When magnetic filters took the domestic heating industry by storm, manufacturers were quick to make larger more powerful versions for the commercial market. But how useful are they in commercial systems? Steve Crick, Managing Director of DosaFil, explains the science behind suspended solids and why magnets may not be the most effective solution for their removal.

It is no exaggeration to say that magnetic devices have completely changed the landscape of the domestic HVAC industry. When they were first introduced to the market in the early 2000s, residential boiler installers took to the product like a duck to water. And for good reason; for the first time, installers were able to easily and conveniently remove extremely problematic iron oxide (a consequence of corrosion) from their customers’ heating systems on an ongoing basis. What’s more, they were able to provide customers with proof of this protection by simply showing them the contents of the magnetic device at annual boiler services. A dream scenario for any gas engineer or plumber.

“Some may reason that powerful

magnetic devices provide an added layer of ‘security’ when paired with physical filters, but this an extremely weak (and expensive) argument.”

So, it really is no surprise then that manufactures wanted to repeat the domestic success of magnets in the commercial market. This initiative has proved a successful endeavour as many powerful magnetic devices can now be found sitting on closed heating systems in offices, retail outlets, supermarkets, healthcare facilities and hundreds, if not thousands, of other facilities. There’s just one problem with this scenario; magnet devices really aren’t all that helpful in commercial systems. Not only that, they can also be dangerous.

Before delving into the scientific explanations behind these bold statements, a bit of background information on system fouling is required in order to provide solid context.

In the absence of adequate water treatment, all commercial heating systems will experience fouling of the circulating water with suspended solids. This fouling typically comprises different types of corrosion products (which can form exceptionally quickly, especially where there is oxygen ingress as oxygen accelerates the rate of corrosion), limescale, and bio-fouling. All of these forms of suspended solids can lead to serious problems within commercial heating systems, including poor performance, reduced energy efficiency, component failure, premature repairs and compromised operating life. What’s more, detrimental levels of suspended solids can occur quickly, sometimes within a few months of a system being installed.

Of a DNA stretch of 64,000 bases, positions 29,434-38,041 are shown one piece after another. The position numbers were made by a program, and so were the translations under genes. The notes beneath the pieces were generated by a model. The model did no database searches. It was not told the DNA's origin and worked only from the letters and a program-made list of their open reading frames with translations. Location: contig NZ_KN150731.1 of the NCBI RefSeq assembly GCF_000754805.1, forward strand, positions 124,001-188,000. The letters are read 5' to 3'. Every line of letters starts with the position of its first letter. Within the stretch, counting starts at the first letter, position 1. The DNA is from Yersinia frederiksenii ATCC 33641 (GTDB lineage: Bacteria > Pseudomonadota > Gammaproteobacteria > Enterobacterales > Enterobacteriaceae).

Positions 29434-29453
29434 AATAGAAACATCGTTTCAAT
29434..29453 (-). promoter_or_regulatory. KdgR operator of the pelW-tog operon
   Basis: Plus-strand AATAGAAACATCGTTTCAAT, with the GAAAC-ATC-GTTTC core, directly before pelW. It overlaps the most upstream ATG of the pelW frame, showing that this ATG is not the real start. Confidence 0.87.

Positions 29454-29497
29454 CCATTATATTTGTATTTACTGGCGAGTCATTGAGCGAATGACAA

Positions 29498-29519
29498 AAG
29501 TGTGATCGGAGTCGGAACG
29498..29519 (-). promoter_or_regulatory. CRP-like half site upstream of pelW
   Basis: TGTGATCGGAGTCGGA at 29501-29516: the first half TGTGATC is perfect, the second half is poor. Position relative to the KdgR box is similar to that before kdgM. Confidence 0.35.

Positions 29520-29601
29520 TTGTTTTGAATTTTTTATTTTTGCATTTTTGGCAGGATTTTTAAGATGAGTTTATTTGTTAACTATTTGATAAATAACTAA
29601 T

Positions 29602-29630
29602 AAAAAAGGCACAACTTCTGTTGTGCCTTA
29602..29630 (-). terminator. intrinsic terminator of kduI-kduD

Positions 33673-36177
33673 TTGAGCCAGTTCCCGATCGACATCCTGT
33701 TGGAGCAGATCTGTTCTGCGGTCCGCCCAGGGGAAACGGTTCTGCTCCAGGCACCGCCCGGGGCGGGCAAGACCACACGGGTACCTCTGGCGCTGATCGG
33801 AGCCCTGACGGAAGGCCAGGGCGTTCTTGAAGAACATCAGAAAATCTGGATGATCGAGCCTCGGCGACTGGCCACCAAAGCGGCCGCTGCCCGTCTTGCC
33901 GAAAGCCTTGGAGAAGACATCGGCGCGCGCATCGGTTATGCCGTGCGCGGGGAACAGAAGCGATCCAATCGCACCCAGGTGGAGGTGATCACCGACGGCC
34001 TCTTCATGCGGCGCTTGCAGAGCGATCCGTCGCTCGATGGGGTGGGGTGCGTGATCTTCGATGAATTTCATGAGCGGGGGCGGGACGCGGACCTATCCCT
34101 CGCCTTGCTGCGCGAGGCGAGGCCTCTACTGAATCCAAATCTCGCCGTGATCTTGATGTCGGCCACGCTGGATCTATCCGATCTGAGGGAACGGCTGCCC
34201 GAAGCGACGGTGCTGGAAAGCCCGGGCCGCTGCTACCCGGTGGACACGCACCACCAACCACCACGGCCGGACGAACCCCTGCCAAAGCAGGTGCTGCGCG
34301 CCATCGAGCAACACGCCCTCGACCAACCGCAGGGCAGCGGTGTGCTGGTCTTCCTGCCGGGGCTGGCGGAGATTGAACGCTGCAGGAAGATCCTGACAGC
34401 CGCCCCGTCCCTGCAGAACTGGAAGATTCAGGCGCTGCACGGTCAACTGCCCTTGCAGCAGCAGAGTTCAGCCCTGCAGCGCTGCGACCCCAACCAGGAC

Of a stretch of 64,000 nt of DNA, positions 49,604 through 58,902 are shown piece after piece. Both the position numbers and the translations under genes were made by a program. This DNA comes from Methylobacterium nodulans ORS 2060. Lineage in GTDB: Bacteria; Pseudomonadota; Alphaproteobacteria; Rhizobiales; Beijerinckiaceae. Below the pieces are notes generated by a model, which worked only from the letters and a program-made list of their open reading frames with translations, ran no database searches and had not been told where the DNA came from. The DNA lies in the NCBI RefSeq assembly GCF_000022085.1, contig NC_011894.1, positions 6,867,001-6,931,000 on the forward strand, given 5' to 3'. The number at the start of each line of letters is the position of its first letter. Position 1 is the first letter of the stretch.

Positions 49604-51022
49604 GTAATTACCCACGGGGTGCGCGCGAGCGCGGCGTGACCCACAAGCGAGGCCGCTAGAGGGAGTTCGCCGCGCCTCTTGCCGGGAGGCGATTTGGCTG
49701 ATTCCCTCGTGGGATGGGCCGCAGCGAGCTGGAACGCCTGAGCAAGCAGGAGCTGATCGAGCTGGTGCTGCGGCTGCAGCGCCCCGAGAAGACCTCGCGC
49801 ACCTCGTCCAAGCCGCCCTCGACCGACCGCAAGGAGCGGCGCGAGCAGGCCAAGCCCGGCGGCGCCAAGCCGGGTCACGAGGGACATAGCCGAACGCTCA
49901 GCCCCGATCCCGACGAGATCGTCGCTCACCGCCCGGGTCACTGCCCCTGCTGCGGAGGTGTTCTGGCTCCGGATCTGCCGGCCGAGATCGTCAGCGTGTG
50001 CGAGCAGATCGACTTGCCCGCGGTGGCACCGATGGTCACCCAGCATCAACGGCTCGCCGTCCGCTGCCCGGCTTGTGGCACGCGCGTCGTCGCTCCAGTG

Conversely, a correctly applied and maintained water treatment programme will optimise system energy efficiency, operation, heat transfer and life expectancy. It is therefore essential for water quality to be carefully managed and controlled, a process which is best achieved via a combination of solid or liquid chemicals (inhibitors, online cleaning agents, dispersants and biocides, for example) and equipment.

When it comes to equipment, powerful magnetic devices have become popular as a means of removing ferromagnetic material from system water, something they do very well. Contention arises in the fact that much of what comprises suspended solid material in commercial heating systems is not magnetic. Even most types of corrosion products (typically found in heating systems) are not magnetic, such as iron hematite (red iron oxide), copper oxides, and aluminium oxides. The only species of corrosion product (found in heating systems) that is ferromagnetic is iron magnetite (black iron oxide). Furthermore, other types of suspended solids, such as scale, silts, organic materials, microbiological debris and biofilm particles, are not attracted to magnets. In other words, for all non-magnetic suspended solids, powerful magnetic devices are completely redundant.

Consequently, powerful magnetic devices are sometimes paired with a physical filter. This combination of equipment will remove all types of suspended solids, provided the micron size of the filter is appropriate for the system foulants.

What will also remove all types of suspended solids is a physical filter on its own (again, provided the micron size of the filter is appropriate for the system foulants). Put another way, a physical filter will remove iron hematite, iron magnetite, copper oxides, aluminium oxides, scale, silts, organic materials, microbiological debris, and biofilm particles – everything.

So why use a product which can only remove one type of suspended solid (a magnetic device), when another product can be used that will remove all suspended solids? It simply doesn’t make sense. In the presence of a suitable physical filter, magnetic devices are unnecessary. BSRIA guidance agrees: “(magnetic filters) are widely fitted when replacing boilers in domestic heating systems, mainly to protect the new boiler heat exchanger and pump seals from magnetite that has been previously formed in the old boiler and radiators. In principle, magnetic filtration should not be advantageous on a properly maintained system with low suspended solids”.

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